The parachute men

IT’S  a gleaming white stadium is the Liberty, you see it very clearly as the train snakes its way into Swansea station, and it still looks clean enough to feature on a TV advertisement for white emulsion paint.

These are hopeful days in this corner of Wales. Hopeful because last season, the club was relegated after seven years in the Premier League, a period that had some highs and even a bit of silverware, the Football League Cup in 2013.

They’re also hoping that under Graham Potter, the former Östersunds manager, they can regain the mojo they seemed to have lost somewhere over the past couple of years. Potter is already being linked to Aston Villa after a dozen or so games, prompting Swans fans to ask, “surely not so soon?”, as the new manager has made a steady and encouraging start to his job at the Liberty.

Photo: PA

Yet Swansea are not too good at hanging onto managers. Their recent record is really comparable to some of the more renowned “hire and fire” employers in the game. Nobody since Roberto Martinez has stuck around for 100 games and they’ve been through people like Michael Laudrup, Garry Monk, Brendan Rodgers and Paul Clement in that period, not to mention Carlos Carvalhal. Let’s not forget that Monk was touted as an England manager in the making when he was at Swansea, but he, like most of the others, was sacked. If Swansea forgot their mission of bringing progressive football to the people, it could be that a lack of stability was the root cause.

Life in the Championship will be different for a club used to the fruits of Premier League life. The local media estimated that Swansea would have made £ 99 million for finishing 18thin 2017-18.  That’s a lot of cash for failure. And now, for three years, they will receive so-called “parachute payments”, starting with around £ 40 million for 2018-19.

That gives Swansea (and WBA and Stoke) something of a competitive advantage this season and as academics Rob Wilson, Daniel Plumley and Grish Ramchandari revealed in their paper on parachute payments, Championship clubs with this cash compensation are twice as likely to gain promotion to the Premier as their rivals.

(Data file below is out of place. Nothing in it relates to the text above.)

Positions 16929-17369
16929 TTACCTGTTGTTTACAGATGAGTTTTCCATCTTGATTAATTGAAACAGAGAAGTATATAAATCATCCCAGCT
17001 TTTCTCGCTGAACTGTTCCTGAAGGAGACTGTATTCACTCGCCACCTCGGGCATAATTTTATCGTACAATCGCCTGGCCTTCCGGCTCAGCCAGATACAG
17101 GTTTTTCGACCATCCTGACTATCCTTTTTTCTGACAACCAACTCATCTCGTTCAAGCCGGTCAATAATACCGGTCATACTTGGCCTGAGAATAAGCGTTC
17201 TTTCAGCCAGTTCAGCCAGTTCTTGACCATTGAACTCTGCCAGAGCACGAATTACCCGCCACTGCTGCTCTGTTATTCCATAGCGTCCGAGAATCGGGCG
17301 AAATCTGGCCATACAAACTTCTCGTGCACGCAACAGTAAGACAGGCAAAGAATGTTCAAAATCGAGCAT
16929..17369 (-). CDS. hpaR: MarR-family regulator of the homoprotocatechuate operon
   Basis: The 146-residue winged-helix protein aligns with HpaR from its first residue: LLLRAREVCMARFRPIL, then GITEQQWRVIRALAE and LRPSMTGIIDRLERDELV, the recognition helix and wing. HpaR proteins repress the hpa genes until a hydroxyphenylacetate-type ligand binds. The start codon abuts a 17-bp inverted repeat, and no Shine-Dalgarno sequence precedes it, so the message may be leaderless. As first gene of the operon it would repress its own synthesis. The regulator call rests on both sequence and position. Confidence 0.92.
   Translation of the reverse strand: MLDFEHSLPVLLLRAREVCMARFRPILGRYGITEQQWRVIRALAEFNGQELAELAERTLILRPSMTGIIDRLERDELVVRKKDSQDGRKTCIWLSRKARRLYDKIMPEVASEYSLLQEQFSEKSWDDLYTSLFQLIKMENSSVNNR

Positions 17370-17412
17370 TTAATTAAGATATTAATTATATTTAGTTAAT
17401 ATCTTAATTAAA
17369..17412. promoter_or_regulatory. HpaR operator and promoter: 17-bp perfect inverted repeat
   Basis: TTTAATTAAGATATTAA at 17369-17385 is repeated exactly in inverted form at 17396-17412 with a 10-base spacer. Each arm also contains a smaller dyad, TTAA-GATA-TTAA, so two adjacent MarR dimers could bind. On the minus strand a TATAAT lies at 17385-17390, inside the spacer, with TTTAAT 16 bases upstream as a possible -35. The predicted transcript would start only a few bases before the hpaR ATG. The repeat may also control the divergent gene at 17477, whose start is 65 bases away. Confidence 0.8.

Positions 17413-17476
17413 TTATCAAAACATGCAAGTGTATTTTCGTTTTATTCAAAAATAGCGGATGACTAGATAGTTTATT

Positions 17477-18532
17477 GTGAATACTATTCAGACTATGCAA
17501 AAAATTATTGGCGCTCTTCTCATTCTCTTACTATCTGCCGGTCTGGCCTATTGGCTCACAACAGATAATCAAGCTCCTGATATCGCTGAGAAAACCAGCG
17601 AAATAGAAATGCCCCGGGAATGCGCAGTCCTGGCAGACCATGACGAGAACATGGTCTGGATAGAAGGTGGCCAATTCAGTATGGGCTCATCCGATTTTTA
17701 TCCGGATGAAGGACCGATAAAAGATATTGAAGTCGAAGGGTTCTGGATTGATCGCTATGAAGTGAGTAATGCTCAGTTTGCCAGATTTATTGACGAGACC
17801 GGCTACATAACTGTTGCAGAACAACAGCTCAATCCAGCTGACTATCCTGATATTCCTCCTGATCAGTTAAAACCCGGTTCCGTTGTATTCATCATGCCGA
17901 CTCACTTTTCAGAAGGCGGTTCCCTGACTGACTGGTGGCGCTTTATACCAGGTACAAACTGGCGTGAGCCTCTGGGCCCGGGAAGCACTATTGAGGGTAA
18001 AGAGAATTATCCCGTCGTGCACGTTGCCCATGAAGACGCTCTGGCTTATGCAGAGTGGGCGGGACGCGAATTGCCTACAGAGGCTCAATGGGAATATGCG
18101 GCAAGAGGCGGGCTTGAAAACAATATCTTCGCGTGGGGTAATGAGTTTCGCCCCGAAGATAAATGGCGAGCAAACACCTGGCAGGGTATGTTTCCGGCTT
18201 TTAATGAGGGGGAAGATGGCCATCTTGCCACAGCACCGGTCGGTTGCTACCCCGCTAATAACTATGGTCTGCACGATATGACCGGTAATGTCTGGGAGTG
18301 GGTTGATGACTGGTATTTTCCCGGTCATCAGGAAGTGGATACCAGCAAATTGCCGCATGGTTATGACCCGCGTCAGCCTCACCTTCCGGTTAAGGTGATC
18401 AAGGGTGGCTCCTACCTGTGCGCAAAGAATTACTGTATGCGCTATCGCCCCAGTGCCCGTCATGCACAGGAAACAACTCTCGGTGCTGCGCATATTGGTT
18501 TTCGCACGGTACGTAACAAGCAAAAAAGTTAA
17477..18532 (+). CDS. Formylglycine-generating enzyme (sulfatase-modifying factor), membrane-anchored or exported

Certainly it seems unlikely that Swansea will suffer the sort of collapse they experienced in the 1980s when they went from the old fourth division in 1978 to the first in four seasons, with John Toshack in charge. A team of veterans and some sparkling Welsh talent, along with Tosh’s managerial talent, finished as high as sixth in 1981-82, but a year later, they suffered relegation and just as quickly as they rose, they fell like a stone. By 1986-87, they were back in division four.

Of course, Swansea also made their mark in the FA Cup in the 1960s, beating Liverpool at Anfield in the 1964 quarter-final before losing against Preston North End in the semi-final. Preston were one of Swansea’s early opponents this season, opening the Liberty campaign in a game that ended 1-0 to the Swans.

With Potter joining in the summer, there was also a lot of player traffic at the club in the close season. Inevitably, with relegation, a lot of high-earning players left, including Łukasz Fabiański (to West Ham – £ 7m), Roque Mesa (Swansea – £ 6m), Alfie Mawson (Fulham – £ 15m), Federico Fernańdez (Newcastle – £ 8m) and Sam Clucas (Stoke – £ 6m).

The new signings were relatively low key, but included Bersant Celina, a Kosovan midfielder from Manchester City, Barrie McKay from Nottingham Forest and Joel Asoro from Sunderland. All started on the opening day of the season when Swansea won 2-1 at Sheffield United, a result that is starting to look like an achievement in itself. Since then, they have struggled to score goals, but they have also shown they can keep clean sheets.

They’ve met some of the early season front-runners in Leeds United and Middlesbrough, and both games have ended in draws. People have started to recognise that Graham Potter’s intelligent, possession-based style is paying dividends and rekindling the free-flowing football that characterised Swansea under Martinez, Laudrup and Rodgers.

Despite relegation, crowds are holding up well. The average in 2017-18 was 20,623 and it is just under 20,000 this season, so there is enough belief in Swansea bouncing back at the first attempt to keep the interest growing.